Civil Litigation - Costs - Nature of Issues. Lawyers’ Professional Indemnity Company v. Mangat
In Lawyers’ Professional Indemnity Company v. Mangat (Div Ct, 2022) the Divisional Court considered (and granted) the costs of a separate fraudulent conveyance proceeding as compensable enforcement costs on a judgment:
 The fraudulent conveyances action was commenced after LawPro had been unsuccessful in its other attempts to enforce the judgment. On the evidence, it was initiated for the very purpose of recovering payment of its judgment. Thus, as a matter of fact, LawPro used the fraudulent conveyances action as an enforcement tool and it appears to have been effective - the action was commenced in April 2017 and in August 2017, the Mangats satisfied the judgment. In these circumstances, I find that the costs of the fraudulent conveyance action were incidental to the enforcement of LawPro’s judgment obtained in the original action against Malkit. I would, therefore, award costs of the fraudulent conveyances action against him as costs of the enforcement of the judgment in this action.. Przyk v. Hamilton Retirement Group Ltd. (The Court at Rushdale)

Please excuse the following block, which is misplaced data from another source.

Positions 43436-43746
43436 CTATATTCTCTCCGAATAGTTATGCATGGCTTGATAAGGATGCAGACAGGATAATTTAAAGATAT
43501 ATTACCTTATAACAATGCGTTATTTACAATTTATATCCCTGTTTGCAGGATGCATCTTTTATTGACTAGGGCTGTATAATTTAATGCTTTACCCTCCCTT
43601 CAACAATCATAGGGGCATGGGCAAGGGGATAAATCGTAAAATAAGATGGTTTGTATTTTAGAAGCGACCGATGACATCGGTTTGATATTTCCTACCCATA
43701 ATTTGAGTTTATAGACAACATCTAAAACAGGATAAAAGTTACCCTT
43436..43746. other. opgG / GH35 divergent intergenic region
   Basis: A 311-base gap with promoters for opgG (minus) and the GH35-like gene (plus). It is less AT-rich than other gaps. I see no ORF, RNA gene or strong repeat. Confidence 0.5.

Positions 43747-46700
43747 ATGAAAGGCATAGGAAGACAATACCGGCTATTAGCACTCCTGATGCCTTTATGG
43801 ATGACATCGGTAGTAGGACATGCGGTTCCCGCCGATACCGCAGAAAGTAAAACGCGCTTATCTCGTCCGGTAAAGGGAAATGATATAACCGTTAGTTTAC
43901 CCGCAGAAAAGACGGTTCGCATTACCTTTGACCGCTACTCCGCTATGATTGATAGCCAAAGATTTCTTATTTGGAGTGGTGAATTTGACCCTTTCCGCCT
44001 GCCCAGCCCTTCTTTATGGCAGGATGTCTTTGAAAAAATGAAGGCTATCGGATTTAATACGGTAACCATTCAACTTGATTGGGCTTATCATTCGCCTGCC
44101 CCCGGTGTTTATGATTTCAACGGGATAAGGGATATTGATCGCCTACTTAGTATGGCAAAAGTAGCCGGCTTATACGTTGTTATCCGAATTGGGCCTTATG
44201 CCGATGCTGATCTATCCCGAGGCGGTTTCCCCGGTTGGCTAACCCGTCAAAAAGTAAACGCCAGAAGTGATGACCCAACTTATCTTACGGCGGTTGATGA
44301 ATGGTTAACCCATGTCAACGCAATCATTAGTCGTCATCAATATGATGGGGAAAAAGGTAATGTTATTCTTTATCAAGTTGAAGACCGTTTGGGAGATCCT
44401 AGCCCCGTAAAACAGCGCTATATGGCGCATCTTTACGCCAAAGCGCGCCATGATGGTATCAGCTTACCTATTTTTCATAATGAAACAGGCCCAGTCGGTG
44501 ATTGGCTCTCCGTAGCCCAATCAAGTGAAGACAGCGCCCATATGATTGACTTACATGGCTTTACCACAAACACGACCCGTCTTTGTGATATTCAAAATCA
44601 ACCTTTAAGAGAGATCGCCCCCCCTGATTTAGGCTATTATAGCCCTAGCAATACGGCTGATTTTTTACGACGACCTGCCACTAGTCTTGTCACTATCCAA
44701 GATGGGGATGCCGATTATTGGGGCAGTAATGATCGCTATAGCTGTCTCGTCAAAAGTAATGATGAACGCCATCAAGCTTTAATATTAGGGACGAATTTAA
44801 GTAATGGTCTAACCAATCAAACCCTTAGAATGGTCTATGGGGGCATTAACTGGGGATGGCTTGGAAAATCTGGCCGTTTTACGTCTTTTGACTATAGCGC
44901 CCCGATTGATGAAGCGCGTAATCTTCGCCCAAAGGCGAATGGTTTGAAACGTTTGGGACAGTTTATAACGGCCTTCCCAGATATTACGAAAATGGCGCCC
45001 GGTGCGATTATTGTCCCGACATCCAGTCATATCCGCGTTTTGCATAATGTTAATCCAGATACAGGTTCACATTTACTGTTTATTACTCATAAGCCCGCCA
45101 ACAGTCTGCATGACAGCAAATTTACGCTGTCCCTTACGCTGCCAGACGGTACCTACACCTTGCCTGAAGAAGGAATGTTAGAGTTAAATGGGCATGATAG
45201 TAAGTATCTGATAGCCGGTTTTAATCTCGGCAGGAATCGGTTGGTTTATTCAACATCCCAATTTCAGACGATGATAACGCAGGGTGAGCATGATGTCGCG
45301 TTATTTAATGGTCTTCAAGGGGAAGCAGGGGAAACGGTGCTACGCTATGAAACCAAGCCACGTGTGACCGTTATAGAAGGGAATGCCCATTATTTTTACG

In Przyk v. Hamilton Retirement Group Ltd. (The Court at Rushdale) (Ont CA, 2021) the Court of Appeal held that the presence of novel issues may justify a no-costs award to a successful party:
 Rule 57.01 contemplates the court considering the nature, importance, and complexity of issues in exercising its costs discretion. Novel issues arise where there is uncertainty in the law or where the facts make the guidance provided by prior cases inadequate: Fischer v. IG Investment Management Ltd., 2014 ONSC 6260, at paras. 9, 35. A novel issue that involves the public interest can support a no costs order as an exception to the general approach that a successful party will receive their costs: Childs v. Desormeaux (2004), 2004 CanLII 15701 (ON CA), 239 D.L.R. (4th) 61 (Ont. C.A.) at para. 100.